How to Go On Vacation As a Single Person

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Traveling solo can often be an enriching, rewarding experience.
Traveling solo can often be an enriching, rewarding experience. (Image: end of the travel image by Aleksej Kostin from Fotolia.com)

While taking a trip by yourself can sound intimidating, it often provides the solo traveler with a valuable opportunity to experience complete freedom and control while getting to know themselves better. A successful solo vacation begins with the proper planning and research, which leads to a safe, eventful and unforgettable trip. While similar to planning a trip for two or more, planning a solo journey requires specific attention to detail since you'll be self-reliant and nobody else to depend on.

Things You'll Need

  • Internet access
  • Word processor or pen and notepad
  • Appropriate documentation (identification, passport, travel documentation and reservations)

Planning Your Trip

Determine where you want to go and how long you want to be there. It's okay to be general this early in the planning process, as long as you have a direction to aim your research and a realistic time-frame. This will also help you determine how much you'll need to save and spend to make the vacation happen. If you haven't yet, begin saving money for the trip now.

Begin researching your destination. You'll likely find plenty of information on the Internet through search engines, travel sites and websites dedicated to a specific location you're interested in visiting. Learn local laws and customs to keep yourself out of trouble. Write down a rough schedule, important dates, information and locations in a word processor or notebook.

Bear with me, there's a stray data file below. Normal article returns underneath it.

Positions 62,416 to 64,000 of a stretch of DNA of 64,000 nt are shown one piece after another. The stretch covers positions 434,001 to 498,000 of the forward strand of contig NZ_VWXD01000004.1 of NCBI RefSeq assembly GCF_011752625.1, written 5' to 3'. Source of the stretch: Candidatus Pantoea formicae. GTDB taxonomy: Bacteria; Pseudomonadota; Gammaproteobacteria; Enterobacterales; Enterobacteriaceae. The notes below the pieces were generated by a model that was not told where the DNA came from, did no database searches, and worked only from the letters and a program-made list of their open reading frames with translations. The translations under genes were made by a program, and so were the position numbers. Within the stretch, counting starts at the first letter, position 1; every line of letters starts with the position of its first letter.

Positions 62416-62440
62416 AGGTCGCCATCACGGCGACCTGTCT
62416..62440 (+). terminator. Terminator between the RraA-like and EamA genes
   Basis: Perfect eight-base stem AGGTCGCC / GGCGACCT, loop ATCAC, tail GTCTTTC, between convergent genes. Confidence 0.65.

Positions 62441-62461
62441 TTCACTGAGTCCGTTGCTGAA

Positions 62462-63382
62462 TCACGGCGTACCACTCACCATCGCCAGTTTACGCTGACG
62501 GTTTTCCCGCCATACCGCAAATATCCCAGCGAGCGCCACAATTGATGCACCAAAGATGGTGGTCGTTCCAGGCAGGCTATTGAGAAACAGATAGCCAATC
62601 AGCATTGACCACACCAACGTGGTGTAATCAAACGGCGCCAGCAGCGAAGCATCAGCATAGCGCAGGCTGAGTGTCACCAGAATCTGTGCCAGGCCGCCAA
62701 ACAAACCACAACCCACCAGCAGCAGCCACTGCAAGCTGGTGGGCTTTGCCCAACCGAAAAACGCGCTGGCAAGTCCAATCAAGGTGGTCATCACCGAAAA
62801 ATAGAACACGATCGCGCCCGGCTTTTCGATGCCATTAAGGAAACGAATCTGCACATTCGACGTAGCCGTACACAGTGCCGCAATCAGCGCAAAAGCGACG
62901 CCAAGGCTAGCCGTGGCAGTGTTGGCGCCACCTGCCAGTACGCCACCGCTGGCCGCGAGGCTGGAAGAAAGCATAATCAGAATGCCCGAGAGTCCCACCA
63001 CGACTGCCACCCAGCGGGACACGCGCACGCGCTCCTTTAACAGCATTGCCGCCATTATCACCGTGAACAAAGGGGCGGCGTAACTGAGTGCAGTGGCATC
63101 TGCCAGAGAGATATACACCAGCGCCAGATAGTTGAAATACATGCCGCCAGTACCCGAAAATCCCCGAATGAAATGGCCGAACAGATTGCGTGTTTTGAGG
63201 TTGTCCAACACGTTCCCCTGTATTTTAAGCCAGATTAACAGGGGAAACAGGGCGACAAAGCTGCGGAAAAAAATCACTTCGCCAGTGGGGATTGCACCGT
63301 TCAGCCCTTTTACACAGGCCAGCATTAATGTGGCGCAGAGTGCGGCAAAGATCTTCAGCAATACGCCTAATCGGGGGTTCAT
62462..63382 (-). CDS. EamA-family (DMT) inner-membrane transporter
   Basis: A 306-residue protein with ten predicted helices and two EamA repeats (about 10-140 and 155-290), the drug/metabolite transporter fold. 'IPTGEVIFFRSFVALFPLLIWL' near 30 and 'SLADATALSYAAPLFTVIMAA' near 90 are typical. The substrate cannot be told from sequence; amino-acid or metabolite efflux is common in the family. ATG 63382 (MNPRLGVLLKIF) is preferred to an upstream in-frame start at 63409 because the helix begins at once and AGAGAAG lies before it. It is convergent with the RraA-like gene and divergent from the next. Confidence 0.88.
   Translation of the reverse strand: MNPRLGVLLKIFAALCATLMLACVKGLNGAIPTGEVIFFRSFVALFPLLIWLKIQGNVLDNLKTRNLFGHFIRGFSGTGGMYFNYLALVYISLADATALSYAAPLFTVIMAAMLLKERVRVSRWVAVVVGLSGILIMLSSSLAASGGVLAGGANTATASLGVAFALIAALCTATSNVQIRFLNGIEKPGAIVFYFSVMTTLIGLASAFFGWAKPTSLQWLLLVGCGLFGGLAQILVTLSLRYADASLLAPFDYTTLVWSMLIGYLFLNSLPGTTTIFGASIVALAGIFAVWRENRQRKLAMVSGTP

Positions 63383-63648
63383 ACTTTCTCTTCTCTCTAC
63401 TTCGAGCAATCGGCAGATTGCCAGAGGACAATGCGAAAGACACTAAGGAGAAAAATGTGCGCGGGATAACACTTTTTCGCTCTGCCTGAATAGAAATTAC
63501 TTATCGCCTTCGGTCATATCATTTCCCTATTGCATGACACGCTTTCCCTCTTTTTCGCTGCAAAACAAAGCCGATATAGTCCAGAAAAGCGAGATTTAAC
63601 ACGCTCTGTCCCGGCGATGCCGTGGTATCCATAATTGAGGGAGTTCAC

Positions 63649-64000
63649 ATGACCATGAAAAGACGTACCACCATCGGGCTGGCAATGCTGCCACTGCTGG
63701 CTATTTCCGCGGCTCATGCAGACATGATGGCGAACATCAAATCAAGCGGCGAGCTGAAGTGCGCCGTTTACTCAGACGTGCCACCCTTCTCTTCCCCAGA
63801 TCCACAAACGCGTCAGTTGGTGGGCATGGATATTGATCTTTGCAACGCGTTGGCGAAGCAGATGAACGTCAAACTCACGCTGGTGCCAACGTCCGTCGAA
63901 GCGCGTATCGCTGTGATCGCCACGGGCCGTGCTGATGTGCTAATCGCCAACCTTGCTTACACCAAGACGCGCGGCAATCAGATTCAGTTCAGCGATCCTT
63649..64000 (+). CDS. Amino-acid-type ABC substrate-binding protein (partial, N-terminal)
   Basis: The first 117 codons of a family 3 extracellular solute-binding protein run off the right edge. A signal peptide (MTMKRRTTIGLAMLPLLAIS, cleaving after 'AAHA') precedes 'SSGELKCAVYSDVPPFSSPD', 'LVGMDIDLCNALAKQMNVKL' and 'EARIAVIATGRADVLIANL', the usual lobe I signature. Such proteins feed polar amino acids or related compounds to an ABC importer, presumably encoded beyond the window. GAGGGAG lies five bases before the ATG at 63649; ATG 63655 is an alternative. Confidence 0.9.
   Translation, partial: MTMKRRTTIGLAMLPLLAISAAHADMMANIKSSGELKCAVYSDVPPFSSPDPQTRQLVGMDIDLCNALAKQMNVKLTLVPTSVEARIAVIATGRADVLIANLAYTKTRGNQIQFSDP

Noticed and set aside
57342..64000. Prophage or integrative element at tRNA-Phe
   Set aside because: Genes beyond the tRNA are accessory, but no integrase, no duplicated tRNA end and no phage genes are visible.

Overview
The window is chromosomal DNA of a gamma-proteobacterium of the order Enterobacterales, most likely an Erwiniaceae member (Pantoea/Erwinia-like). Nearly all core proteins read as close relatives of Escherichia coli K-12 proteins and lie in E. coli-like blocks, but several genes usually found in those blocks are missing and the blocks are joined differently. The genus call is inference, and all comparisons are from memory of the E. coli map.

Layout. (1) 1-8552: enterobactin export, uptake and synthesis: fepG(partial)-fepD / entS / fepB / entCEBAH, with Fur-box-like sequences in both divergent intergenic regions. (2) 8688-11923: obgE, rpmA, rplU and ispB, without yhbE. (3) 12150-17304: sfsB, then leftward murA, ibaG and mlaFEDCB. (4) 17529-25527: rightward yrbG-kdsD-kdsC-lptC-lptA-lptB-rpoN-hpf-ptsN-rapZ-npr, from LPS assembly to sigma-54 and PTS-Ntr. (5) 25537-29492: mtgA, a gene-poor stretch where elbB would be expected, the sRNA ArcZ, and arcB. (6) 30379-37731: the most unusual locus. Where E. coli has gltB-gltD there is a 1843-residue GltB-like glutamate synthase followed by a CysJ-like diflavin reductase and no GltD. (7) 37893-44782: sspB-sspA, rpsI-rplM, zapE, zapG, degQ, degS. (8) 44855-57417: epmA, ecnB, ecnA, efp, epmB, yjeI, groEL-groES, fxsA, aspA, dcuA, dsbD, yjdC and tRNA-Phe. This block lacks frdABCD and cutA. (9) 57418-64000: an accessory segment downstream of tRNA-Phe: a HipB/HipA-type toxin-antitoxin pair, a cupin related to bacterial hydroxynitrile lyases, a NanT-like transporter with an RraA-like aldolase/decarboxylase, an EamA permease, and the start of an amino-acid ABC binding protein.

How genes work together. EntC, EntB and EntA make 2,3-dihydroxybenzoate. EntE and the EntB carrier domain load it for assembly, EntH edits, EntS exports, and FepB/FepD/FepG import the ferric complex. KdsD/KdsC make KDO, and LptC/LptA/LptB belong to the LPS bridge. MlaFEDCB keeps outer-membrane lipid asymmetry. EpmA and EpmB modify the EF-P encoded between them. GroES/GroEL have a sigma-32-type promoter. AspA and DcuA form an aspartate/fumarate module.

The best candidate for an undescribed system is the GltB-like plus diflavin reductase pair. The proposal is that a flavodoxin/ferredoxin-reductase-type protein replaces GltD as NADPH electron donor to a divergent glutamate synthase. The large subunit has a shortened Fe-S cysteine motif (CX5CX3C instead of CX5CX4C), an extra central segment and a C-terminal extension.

Plan your locations by date, determining where you'll be on a day-to-day basis. Look into specific attractions, activities, sites and events where you'll be staying and begin planning for those that sound appealing to you by marking them on your schedule.

Make all of your travel reservations, booking any applicable flights, reservations, accommodations and tours. As you're doing this, make another schedule for your set-in-stone information. This second schedule should detail your budget, reservations and plans on a day-by-day basis, though be sure to leave room open for spontaneity, relaxation and any unforeseen circumstances.

Pack what you plan to take, account for TSA, airport and customs regulations to ensure smooth transport. Ensure that you have all applicable paperwork, tickets and reservations organized and make copies of everything, storing them separately from the originals.

Taking the Trip

Arrive at your destination and take either an airport taxi or shuttle to your first hotel or hostel. If none are available, only take a taxi after seeing the driver's identification.

Unpack what you'll need for the duration of your stay in that particular location. Before departing, ask the hotel or hostel staff for any safety recommendations, as well as travel advice for the area. Begin your scheduled activities and stick as close to your schedule as possible, though you should be willing to compromise and change your plans if you find something better to do.

Remain aware of your surroundings and possessions at all times. If you're in an unsafe area, don't over-dress or wear expensive, flashy jewelry. Use common sense and follow your instincts to remain safe.

Tips & Warnings

  • Leave at least one itinerary with somebody back home so someone knows when you'll be at each destination and when you're scheduled to return. If your trip takes a turn for the spontaneous, be sure to contact those with an itinerary to update them on where you are.
  • Make sure any children or pets will be taken care of while you're gone. Similarly, pay any current bills before leaving to ensure you still have electricity upon your return.
  • Take extra cash and/or a spare credit or ATM card in case you lose the originals or find yourself facing unforeseen expenses.
  • Consider staying in hostels to save money, they charge much less but you often share a room with others.
  • Be wary of the "single supplement," where hotels, attractions, tours and cruises make you pay more for being alone. With research you'll find places that are more accommodating to single travelers.

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